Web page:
Annals of the American Thoracic Society. 03/2014;
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    ABSTRACT: Vitamin D levels are alarmingly low (<75 nmol/L) in 65-70% of North American children older than 1 year. An increased risk of viral upper respiratory tract infections (URTI), asthma-related hospitalizations and use of anti-inflammatory medication have all been linked with low vitamin D. No study has determined whether wintertime vitamin D supplementation can reduce the risk of URTI and asthma exacerbations, two of the most common and costly illnesses of early childhood. The objectives of this study are: 1) to compare the effect of 'high dose' (2000 IU/day) vs. 'standard dose' (400 IU/day) vitamin D supplementation in achieving reductions in laboratory confirmed URTI and asthma exacerbations during the winter in preschool-aged Canadian children; and 2) to assess the effect of 'high dose' vitamin D supplementation on vitamin D serum levels and specific viruses that cause URTI.Methods/design: This study is a pragmatic randomized controlled trial. Over 3 successive winters we will recruit 750 healthy children 1-5 years of age. Participating physicians are part of a primary healthcare research network called TARGet Kids! Children will be randomized to the 'standard dose' or 'high dose' oral supplemental vitamin D for a minimum of 4 months (200 children per group). Parents will obtain a nasal swab from their child with each URTI, report the number of asthma exacerbations and complete symptom checklists. Unscheduled physician visits for URTIs and asthma exacerbations will be recorded. By May, a blood sample will be drawn to determine vitamin D serum levels. The primary analysis will be a comparison of URTI rate between study groups using a Poisson regression model. Secondary analyses will compare vitamin D serum levels, asthma exacerbations and the frequency of specific viral agents between groups. Identifying whether vitamin D supplementation of preschoolers can reduce wintertime viral URTIs and asthma exacerbations and what dose is optimal may reduce population wide morbidity and associated health care and societal costs. This information will assist in determining practice and health policy recommendations related to vitamin D supplementation in healthy Canadian preschoolers and place Canada at the forefront of pediatric vitamin D health outcomes research.
    BMC Pediatrics 02/2014; 14(1):37. · 1.98 Impact Factor
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    ABSTRACT: Circulating myeloid cells are important mediators of the inflammatory response, acting as a major source of resident tissue antigen presenting cells and serum cytokines. They represent a number of distinct subpopulations whose functional capacity and relative concentrations are known to change with age. Little is known of these changes in the very old and physically frail, a rapidly increasing proportion of the North American population.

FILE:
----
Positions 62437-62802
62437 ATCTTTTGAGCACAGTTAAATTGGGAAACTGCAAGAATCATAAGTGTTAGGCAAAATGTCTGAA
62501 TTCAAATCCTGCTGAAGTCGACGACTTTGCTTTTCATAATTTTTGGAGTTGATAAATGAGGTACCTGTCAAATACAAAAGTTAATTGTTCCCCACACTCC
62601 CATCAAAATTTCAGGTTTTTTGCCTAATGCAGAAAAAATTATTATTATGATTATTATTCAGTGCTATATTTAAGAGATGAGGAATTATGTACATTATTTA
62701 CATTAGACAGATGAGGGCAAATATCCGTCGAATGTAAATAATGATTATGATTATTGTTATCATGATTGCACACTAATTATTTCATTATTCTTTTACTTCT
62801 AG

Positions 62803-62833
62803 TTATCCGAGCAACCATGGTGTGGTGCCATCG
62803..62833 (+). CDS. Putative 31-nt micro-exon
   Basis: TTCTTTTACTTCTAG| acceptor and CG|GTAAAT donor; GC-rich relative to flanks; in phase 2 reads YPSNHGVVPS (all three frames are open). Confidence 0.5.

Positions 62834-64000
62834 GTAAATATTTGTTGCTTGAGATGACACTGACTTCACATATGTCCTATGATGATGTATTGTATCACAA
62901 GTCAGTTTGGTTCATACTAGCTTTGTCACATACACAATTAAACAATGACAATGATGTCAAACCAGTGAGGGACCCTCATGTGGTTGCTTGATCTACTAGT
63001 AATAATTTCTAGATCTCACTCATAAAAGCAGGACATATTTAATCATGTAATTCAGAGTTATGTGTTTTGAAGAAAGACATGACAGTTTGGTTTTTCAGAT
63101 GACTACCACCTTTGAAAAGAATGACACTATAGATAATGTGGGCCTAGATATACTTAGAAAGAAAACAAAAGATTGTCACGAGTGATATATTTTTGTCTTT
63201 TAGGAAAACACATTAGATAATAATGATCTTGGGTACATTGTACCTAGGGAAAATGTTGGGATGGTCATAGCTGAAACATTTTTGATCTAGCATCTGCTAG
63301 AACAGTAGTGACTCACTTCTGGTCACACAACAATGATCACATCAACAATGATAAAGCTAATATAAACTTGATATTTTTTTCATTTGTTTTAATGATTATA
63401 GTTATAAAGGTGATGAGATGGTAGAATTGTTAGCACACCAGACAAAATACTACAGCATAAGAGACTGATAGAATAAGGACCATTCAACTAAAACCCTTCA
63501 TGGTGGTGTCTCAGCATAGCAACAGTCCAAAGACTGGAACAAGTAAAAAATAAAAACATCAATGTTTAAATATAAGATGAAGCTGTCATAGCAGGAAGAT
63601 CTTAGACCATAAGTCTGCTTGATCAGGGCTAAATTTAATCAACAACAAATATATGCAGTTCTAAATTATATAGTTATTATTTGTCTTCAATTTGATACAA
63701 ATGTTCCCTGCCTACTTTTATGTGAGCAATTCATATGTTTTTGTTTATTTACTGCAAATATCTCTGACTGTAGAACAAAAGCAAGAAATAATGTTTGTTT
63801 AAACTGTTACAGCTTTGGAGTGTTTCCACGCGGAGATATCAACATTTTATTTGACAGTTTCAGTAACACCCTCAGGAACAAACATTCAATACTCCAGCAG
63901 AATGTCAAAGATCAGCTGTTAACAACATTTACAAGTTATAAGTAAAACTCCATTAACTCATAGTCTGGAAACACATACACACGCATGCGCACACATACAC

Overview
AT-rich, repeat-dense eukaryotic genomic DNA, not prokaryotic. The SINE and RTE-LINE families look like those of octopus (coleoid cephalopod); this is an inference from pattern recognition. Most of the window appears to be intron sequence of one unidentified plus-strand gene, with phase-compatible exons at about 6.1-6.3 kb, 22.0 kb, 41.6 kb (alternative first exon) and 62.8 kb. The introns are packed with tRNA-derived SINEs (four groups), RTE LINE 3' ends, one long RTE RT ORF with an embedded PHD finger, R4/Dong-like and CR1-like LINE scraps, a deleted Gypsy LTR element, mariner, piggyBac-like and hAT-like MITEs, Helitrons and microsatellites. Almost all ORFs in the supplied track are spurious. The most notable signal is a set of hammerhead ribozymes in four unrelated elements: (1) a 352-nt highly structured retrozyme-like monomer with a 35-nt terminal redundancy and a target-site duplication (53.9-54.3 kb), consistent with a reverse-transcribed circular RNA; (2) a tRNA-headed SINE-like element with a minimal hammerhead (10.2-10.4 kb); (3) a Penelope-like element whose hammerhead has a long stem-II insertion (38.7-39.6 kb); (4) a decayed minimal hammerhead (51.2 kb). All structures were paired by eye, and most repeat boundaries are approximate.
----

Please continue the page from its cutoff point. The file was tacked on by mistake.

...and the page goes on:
PLoS ONE 01/2014; 9(8):e104522. · 3.73 Impact Factor
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    ABSTRACT: Vaccination is an important strategy in the prevention of influenza, but immunologic response to vaccination can vary widely. Recent studies have shown an association between serum 25-hydroxyvitamin D (25[OH]D) levels and immune function. The purpose of this study was to determine if serum 25(OH)D level correlates with influenza vaccine immunogenicity in children and adolescents. We conducted a prospective cohort study of children age 3 to 15 years of age vaccinated with trivalent influenza vaccine (A/Brisbane/59/2007[H1N1]-like virus, A/Brisbane/10/2007 [H3N2]-like virus and B/Florida/4/2006-like virus) in Hutterite communities in Alberta, Saskatchewan and Manitoba. Serum 25(OH)D levels were measured at baseline and immunogenicity was assessed using hemagluttination inhibition (HAI) titers done at baseline and 3-5 weeks post vaccination. Logistic regression was used to assess the relationship between serum 25(OH)D level as both a continuous and dichotomous variable and seroprotection, seroconversion, fold increase in geometric mean titer (GMT) and post vaccination titer. A total of 391 children and adolescents were included in the study and 221 (57% had post-vaccination HAI titers. The median serum 25(OH)D level was 61.0 nmol/L (Interquartile range [IQR] 50.0, 71.0). No relationship was found between serum 25(OH)D level and seroprotection (post-vaccination titer ≥40 and ≥320) or seroconversion (post-vaccination titer ≥40 for participants with pre-vaccine titer <10 or four-fold rise in post-vaccination titer for those with a pre-vaccine titer ≥10). Serum 25(OH)D level was not associated with influenza vaccine immunogenicity in otherwise healthy children and adolescents. Other strategies to enhance influenza vaccine response should continue to be evaluated in this population. The role of serum 25(OH)D level in vaccine responsiveness in other populations, especially those hyporesponsive to influenza vaccination, requires further study.
    PLoS ONE 01/2014; 9(1):e83553. · 3.73 Impact Factor